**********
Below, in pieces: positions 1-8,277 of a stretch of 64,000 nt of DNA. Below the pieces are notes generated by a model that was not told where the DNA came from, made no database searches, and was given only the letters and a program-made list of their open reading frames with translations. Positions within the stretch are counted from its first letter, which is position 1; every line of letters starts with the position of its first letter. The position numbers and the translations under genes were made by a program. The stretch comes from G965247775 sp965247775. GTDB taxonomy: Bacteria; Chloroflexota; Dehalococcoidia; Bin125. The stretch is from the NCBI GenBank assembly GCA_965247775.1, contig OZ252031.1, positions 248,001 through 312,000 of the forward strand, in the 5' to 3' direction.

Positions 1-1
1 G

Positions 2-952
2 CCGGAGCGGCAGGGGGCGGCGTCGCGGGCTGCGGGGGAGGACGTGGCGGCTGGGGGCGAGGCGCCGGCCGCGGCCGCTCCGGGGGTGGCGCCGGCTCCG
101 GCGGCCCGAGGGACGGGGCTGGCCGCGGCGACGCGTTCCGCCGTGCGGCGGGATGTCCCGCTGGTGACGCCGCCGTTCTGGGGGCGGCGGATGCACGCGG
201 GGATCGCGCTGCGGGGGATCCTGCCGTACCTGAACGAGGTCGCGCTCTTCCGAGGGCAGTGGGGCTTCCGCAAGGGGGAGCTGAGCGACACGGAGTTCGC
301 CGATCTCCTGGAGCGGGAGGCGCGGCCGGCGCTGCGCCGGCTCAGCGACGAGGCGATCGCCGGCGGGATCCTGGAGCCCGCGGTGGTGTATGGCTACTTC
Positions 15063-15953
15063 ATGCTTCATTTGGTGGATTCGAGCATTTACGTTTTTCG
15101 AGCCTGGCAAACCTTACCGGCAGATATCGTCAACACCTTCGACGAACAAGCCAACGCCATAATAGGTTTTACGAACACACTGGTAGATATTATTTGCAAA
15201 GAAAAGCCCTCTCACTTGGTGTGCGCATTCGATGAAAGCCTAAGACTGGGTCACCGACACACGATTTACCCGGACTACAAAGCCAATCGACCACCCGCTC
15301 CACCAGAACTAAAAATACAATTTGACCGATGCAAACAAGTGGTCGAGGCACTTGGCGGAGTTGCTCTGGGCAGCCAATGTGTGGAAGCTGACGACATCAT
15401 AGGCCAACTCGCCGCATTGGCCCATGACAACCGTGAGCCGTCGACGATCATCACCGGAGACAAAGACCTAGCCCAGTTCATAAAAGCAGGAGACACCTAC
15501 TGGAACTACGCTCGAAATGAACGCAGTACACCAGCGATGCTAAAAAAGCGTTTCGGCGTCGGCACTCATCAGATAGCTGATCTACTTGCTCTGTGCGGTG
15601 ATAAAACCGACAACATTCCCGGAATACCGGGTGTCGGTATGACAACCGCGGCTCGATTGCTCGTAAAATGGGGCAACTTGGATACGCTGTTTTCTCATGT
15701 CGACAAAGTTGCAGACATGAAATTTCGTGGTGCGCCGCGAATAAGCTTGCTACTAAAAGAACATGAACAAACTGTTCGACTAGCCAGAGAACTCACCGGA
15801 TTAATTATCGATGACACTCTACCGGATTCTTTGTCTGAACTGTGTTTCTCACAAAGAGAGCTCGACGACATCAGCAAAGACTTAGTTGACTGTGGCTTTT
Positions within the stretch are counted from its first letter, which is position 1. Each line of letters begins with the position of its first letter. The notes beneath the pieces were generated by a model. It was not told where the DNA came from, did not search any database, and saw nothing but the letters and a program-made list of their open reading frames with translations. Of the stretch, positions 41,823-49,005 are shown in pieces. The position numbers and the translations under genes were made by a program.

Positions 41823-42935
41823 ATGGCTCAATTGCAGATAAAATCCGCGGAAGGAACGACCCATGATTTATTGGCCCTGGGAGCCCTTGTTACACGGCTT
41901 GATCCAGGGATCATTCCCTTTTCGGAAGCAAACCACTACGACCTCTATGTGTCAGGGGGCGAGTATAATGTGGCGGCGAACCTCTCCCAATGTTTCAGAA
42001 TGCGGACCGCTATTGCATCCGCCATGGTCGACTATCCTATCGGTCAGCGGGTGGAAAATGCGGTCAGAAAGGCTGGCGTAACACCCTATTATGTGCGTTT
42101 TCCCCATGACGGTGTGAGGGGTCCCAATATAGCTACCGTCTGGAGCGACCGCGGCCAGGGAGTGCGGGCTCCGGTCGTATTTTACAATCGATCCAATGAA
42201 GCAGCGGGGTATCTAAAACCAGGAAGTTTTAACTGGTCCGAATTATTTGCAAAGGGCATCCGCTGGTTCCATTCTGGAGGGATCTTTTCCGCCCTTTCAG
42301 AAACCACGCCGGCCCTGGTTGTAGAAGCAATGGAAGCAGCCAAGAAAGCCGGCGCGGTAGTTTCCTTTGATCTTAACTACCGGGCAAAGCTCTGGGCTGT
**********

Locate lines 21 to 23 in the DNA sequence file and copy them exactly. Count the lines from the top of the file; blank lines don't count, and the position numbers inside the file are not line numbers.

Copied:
41823 ATGGCTCAATTGCAGATAAAATCCGCGGAAGGAACGACCCATGATTTATTGGCCCTGGGAGCCCTTGTTACACGGCTT
41901 GATCCAGGGATCATTCCCTTTTCGGAAGCAAACCACTACGACCTCTATGTGTCAGGGGGCGAGTATAATGTGGCGGCGAACCTCTCCCAATGTTTCAGAA
42001 TGCGGACCGCTATTGCATCCGCCATGGTCGACTATCCTATCGGTCAGCGGGTGGAAAATGCGGTCAGAAAGGCTGGCGTAACACCCTATTATGTGCGTTT